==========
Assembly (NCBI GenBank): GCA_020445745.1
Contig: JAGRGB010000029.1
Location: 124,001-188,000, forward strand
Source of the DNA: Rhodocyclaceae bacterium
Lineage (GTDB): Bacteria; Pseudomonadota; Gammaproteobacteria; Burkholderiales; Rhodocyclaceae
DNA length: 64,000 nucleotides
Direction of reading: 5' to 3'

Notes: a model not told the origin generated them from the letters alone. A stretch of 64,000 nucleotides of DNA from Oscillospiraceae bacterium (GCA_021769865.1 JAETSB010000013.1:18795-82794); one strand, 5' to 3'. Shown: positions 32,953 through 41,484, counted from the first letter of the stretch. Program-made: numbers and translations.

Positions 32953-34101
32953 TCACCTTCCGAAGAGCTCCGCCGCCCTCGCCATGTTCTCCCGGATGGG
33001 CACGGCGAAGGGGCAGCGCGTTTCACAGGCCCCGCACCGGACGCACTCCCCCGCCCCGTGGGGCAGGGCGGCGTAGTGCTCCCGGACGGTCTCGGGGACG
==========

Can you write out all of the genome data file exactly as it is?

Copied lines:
Assembly (NCBI GenBank): GCA_020445745.1
Contig: JAGRGB010000029.1
Location: 124,001-188,000, forward strand
Source of the DNA: Rhodocyclaceae bacterium
Lineage (GTDB): Bacteria; Pseudomonadota; Gammaproteobacteria; Burkholderiales; Rhodocyclaceae
DNA length: 64,000 nucleotides
Direction of reading: 5' to 3'

Notes: a model not told the origin generated them from the letters alone. A stretch of 64,000 nucleotides of DNA from Oscillospiraceae bacterium (GCA_021769865.1 JAETSB010000013.1:18795-82794); one strand, 5' to 3'. Shown: positions 32,953 through 41,484, counted from the first letter of the stretch. Program-made: numbers and translations.

Positions 32953-34101
32953 TCACCTTCCGAAGAGCTCCGCCGCCCTCGCCATGTTCTCCCGGATGGG
33001 CACGGCGAAGGGGCAGCGCGTTTCACAGGCCCCGCACCGGACGCACTCCCCCGCCCCGTGGGGCAGGGCGGCGTAGTGCTCCCGGACGGTCTCGGGGACG